Collingswood's latest municipal project is making strides in revitalizing the town's infrastructure by resurfacing several alleys. The initiative aims to improve safety and accessibility in these often-overlooked areas. This townwide project, which is scheduled to be completed by late November, is in response to resident requests to address alleys and smaller roadways throughout the Borough. These small alleyways have been grouped together to address resurfacing needs across town as one large project.
Work for this project will include the resurfacing of fourteen smaller alleys identified as in need of repair, but that would typically not qualify for grant funding. These alleys, which were previously riddled with potholes and cracked pavement, will soon be transformed into safe and well-maintained passages. The project also includes curb cuts where appropriate, which will contribute to a more accessible environment for everyone who calls Collingswood home.
The following roadways are included in this project:
- Crestmont Lane (from E Madison Avenue to Dead End)
- Richey Avenue Alley (from CR729 to Dead End)
- Conger Avenue Alley (from Conger Avenue to Dead End)
- Laurel Avenue (from Woodlawn Avenue to Lincoln Avenue)
- Allen Lane (from CR630 to Eldridge Avenue)
- Maple Lane (from CR630 to Eldridge Avenue)
- West Narberth Terrace (from CR732 to Dead End)
- Comley Lane (from Harrison Avenue to Comley Avenue)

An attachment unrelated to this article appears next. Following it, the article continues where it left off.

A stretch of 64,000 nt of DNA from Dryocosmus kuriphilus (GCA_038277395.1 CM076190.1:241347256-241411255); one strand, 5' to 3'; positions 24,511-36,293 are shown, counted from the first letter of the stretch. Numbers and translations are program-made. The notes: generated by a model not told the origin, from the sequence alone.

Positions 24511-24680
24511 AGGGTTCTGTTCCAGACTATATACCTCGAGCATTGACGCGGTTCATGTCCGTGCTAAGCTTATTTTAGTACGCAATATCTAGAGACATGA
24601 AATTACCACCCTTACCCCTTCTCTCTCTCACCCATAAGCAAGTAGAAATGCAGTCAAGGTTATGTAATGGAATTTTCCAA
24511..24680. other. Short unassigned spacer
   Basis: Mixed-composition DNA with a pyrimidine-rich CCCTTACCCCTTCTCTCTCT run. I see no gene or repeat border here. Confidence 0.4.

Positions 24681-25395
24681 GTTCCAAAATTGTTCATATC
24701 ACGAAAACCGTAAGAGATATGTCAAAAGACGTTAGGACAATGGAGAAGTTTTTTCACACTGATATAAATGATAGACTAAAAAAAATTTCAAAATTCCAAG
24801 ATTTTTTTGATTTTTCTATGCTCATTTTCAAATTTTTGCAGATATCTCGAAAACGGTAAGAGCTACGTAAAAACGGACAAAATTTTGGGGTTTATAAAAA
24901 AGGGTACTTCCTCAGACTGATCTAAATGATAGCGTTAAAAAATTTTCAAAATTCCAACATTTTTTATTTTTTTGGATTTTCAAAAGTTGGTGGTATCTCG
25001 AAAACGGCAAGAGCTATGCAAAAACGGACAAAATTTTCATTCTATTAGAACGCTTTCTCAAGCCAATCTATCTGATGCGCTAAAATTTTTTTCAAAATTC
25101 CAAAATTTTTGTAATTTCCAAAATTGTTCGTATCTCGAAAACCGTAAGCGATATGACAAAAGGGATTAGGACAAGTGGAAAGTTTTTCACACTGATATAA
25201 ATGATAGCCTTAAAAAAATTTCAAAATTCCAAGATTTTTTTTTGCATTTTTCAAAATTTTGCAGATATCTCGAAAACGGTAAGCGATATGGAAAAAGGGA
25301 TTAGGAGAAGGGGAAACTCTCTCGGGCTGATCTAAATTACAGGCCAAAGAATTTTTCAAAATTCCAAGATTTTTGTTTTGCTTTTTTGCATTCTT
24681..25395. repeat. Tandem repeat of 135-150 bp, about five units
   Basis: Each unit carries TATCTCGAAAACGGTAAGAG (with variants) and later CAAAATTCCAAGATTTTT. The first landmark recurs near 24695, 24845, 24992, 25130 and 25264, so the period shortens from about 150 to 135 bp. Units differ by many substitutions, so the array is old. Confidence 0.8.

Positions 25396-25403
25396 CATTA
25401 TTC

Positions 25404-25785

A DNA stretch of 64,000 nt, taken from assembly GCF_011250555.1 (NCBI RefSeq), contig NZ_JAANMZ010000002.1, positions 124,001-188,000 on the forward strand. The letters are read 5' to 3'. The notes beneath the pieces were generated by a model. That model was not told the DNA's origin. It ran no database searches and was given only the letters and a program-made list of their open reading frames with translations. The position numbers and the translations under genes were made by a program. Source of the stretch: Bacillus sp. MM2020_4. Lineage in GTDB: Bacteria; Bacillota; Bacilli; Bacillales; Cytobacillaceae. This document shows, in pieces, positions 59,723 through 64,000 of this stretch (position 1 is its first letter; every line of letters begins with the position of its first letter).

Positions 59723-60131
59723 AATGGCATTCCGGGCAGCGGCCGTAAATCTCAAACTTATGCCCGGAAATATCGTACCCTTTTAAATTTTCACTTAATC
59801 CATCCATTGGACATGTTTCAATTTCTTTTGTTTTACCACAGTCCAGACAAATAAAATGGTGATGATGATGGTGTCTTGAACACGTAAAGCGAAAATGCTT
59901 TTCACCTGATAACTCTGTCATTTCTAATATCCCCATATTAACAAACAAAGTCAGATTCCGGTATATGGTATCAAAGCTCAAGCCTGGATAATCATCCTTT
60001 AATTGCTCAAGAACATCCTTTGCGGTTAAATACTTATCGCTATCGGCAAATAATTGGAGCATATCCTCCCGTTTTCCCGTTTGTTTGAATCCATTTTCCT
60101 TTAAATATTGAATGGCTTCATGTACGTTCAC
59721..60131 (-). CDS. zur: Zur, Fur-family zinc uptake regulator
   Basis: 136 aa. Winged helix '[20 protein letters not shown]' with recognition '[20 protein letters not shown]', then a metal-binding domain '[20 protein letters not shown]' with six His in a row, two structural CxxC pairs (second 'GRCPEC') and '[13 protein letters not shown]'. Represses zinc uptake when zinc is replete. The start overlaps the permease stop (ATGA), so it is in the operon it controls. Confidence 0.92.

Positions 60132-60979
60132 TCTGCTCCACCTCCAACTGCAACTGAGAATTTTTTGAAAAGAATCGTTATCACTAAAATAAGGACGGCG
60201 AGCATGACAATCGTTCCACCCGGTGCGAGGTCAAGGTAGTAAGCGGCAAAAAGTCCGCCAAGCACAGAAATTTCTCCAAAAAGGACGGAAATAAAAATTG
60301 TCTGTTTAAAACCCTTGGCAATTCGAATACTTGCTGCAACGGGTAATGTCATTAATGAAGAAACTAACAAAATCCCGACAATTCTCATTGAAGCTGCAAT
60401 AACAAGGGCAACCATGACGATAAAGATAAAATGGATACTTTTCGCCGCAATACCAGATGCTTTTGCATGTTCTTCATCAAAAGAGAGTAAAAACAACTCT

- Pacific Avenue (from Pacific Avenue to South Park Drive)
- Cedar Avenue Alley (from Cedar Avenue to Dead End)
- Knight Park (from CR732 to Browning Road)
- Coolidge Avenue Alley (from Edison Avenue to Dill Avenue)
- Haddon Avenue Alley (from CR630 Avenue to Woodlawn Avenue)
- West Franklin Avenue (from Franklin Avenue to CR732)
“By combining the smaller alleyways into a single project, and finally addressing those conditions, we intend to make the safety and ease of travel a focus at every level.” shared Mayor Jim Maley. “The little things matter as much as the big things. ”
Collingswood is committed to completing future road repairs and resurfacing projects thanks in part to a partnership with the Rowan University CREATES program, which developed an asset management plan for long-term road repairs in the Borough. The program focused on developing a low-cost system to rate pavement conditions and aims to overcome the limitations of current practices and to help identify and prioritize the roadways most in need of repair.